The ecclesiastical administration paralleled the political, but with some differences. When the province was divided c. 400, Damascus, rather than Emesa, became the metropolis of Phoenice II. Both provinces belonged to the Patriarchate of Antioch, with Damascus initially outranking Tyre, whose position was also briefly challenged by the see of Berytus c. 450; after 480/1, however, the Metropolitan of Tyre established himself as the first in precedence (protothronos) of all the Metropolitans subject to Antioch.[37]




(uncertain dates in italic)


(uncertain names in italic)

400–410, 438 Cyrillus
420–450 Patricius
450–490 Domninus
May–June 460 Euxenius
480–500 Amblichus
Before 487/488 –
End of the 5th century, early 6th century Sabinus
Anonymous, mentioned in the Scholia Sinaitica



  1. ^ Eißfeldt 1941, pp. 368–369.
  2. ^ Notitia Dignitatum, in partibus Orientis, I
  3. ^ J.R. Martindale, Prosopography of the Later Roman Empire, vol. II: AD 395–527, Cambridge 1980, pp. 1186–1187 (fasti).
  4. ^ Cook (1914), p. 555.
  5. ^ "A Zaarour, une découverte inédite : un village byzantin à 1 400 m d'altitude". L'Orient-Le Jour. 2019-02-12. Retrieved 2022-07-06.
  6. ^ 6.3 – Events at the end of Arcadius' Reign (404-408)
  7. ^ "Who is Saint Maron? | St. Elias Maronite Catholic Church". Retrieved 2022-08-10.
  8. ^ "Who is Saint Maron? | St. Elias Maronite Catholic Church". Retrieved 2021-10-03.
  9. ^ Saint Maroun. Opus Libani. Retrieved 2008-02-15. Archived 2012-08-15 at the Wayback Machine
  10. ^ Jolowicz 1972, p. 453
  11. ^ Pomeroy 2012, pp. 41–42
  12. ^ Riddle 2008, p. 107
  13. ^ a b Konrad Eubel, Hierarchia Catholica Medii Aevi, vol. 7, p. 86
  14. ^ a b Michel Lequien, Oriens christianus in quatuor Patriarchatus digestus, Paris 1740, Vol. II, coll. 823-826
  15. ^ a b Pius Bonifacius Gams, Series episcoporum Ecclesiae Catholicae, Leipzig 1931, p. 434
  16. ^ a b Vitalien Laurent, Le corpus des sceaux de l'empire Byzantin, vol. V/2, Paris, 1965, nº 1531.
  17. ^ This episode, told by Procopius in the Persian Wars, I.2.11-15, could be placed in 421, during the previous war against the Sassanids (Michael H. Dodgeon, Samuel N. C. Lieu, Geoffrey Greatrex, The Roman Eastern Frontier and the Persian Wars, Part 2, CRC Press, 2002, ISBN 0-203-99454-X, p. 259).
  18. ^ Borschel-Dan, Amanda. "1,600-year-old church mosaic puzzles out key role of women in early Christianity". Retrieved 2019-08-26.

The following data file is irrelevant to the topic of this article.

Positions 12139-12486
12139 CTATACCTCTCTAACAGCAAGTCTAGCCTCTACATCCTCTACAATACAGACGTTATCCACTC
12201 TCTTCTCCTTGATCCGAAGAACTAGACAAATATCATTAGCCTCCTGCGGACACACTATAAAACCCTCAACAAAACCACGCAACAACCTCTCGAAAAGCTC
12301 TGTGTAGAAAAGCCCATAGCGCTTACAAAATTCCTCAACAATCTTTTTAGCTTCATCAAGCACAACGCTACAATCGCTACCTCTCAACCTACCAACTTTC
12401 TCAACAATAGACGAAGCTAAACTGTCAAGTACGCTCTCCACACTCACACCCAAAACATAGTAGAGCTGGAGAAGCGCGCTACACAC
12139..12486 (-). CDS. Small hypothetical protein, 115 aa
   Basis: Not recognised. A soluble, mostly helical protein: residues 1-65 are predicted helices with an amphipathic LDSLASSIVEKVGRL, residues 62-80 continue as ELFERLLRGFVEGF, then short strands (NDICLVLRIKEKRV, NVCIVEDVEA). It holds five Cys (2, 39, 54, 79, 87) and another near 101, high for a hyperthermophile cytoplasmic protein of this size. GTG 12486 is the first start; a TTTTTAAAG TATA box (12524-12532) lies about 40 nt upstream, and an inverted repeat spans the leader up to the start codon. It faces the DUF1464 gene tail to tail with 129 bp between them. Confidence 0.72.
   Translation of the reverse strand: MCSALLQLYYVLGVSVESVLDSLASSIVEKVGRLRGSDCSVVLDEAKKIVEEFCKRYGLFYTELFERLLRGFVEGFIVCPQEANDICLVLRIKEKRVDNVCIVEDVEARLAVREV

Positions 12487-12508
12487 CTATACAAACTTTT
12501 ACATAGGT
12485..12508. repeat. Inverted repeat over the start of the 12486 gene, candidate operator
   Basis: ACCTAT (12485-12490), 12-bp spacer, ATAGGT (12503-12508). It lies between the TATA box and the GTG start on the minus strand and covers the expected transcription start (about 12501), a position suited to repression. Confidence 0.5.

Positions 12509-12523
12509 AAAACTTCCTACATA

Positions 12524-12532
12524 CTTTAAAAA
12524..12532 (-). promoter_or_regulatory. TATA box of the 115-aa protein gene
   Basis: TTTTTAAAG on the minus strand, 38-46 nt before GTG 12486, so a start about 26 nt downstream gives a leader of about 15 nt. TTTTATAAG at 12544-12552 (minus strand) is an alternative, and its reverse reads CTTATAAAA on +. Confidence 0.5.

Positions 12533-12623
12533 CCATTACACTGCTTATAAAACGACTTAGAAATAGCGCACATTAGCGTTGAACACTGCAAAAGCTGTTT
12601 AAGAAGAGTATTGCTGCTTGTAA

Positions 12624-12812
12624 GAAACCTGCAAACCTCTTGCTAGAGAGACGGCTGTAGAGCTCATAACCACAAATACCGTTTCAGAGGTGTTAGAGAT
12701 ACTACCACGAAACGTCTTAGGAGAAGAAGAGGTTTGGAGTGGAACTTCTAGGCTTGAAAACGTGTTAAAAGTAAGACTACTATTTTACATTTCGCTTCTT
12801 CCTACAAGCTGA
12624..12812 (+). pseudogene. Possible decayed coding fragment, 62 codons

19. ^ Hefele-Leclercq, op. cit., II, 493-98
  20. ^ Lequien, II, 827
  21. ^ Le Quien, Michel (1740). Oriens Christianus, in quatuor Patriarchatus digestus: quo exhibentur ecclesiæ, patriarchæ, cæterique præsules totius Orientis. Tomus secundus, in quo Illyricum Orientale ad Patriarchatum Constantinopolitanum pertinens, Patriarchatus Alexandrinus & Antiochenus, magnæque Chaldæorum & Jacobitarum Diœceses exponuntur (in Latin). Paris: Ex Typographia Regia. cols. 829–832. OCLC 955922747.
  22. ^ Attwater, Donald; The Christian Churches of the East
  23. ^ Mansi, VII, 85–98
  24. ^ Catholic E.:Berytus (1)
  25. ^ Conversion and Continuity. 1990. ISBN 9780888448095 – via
  26. ^ Jones Hall, Linda (2004-06-01). Roman Berytus: Beirut in Late Antiquity. Routledge. p. 211. ISBN 9781134440139.
  27. ^ Jolowicz 1972, pp. 454–455
  28. ^ Mousourakis 2003, p. 363
  29. ^ The episcopate of John II Codonatus is placed in either 475–490, 476/477, 476–477, or 477.
  30. ^ Eder & Renger (2007), p. 327.
  31. ^ Hainthaler (2013), p. 297.
  32. ^ Chadwick (2001), p. 718.
  33. ^ Honigmann (1947), p. 138.
  34. ^ Whitby (2000), p. 320.
  35. ^ Di Segni, Leah; Ashkenazi, Jacob. "Newly Discovered inscriptions from three churches in Upper Western Galilee". A. Coniglio and A. Ricco (Eds.), Holy Land: Archaeology on Either Side. Archaeological Essays in Honour of Eugenio Alliata, Ofm (SBF Collectio Maior 57), Edizioni Terra Santa, Milan 2020.
  36. ^ a b The Reign of Anastasius I, 491-518 - Oxford University Research Archive
  37. ^ a b Eißfeldt 1941, p. 369.
  38. ^ Hamilton, F. J.; Brooks, E. W. (1899). The Syriac chronicle known as that of Zachariah of Mitylene. Cornell University Library. London, Methuen & Co.
  39. ^ Chapman, John (1911). "Monophysites and Monophysitism". The Catholic Encyclopedia.
  40. ^ The Reign of Anastasius I, 491-518 - Oxford University Research Archive, p. 88.
  41. ^ Collinet (1925), p. 192.
  42. ^ "دير رقاد والدة الإله حماطورة للروم الأرثوذكس على شير صخري على طريق الكورة- الأرز | الاتحاد الكاثوليكي العالمي للصحافة- لبنان" (in Arabic). Retrieved 2022-08-09.
  43. ^ Sicking, Thom. Les lieux de culte de Beyrouth et sa proche banlieue. OCLC 1224968091.
  44. ^ "CRT – Cultural Religious Tourism". Retrieved 2022-08-09.
  45. ^ Nalbandian, Salpy. "LibGuides: Beirut's Heritage Buildings: Port". Retrieved 2022-08-09.
  46. ^ Vie de Sévère 69
  47. ^ Vie de Sévère 46-48
  48. ^ Vie de Sévère 63
  49. ^ Vie de Sévère 55
  50. ^ "Yenouh, Kartaba, Adonis River, Phoenician temple, Maria, Diana Roman goddess, daughter god Jupiter". Retrieved 2022-08-09.
  51. ^ Lahoud, Adib; Al Dawha al Amchitiya, 1954, Dar El Tibaa wal Nasher, Rue des Cèdres, Saifi, Beyrouth.
  52. ^ "History of the Marionites" (PDF). 2016-01-29. Archived from the original (PDF) on 29 January 2016. Retrieved 2022-08-10.
  53. ^ Chhîm


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5th century in Lebanon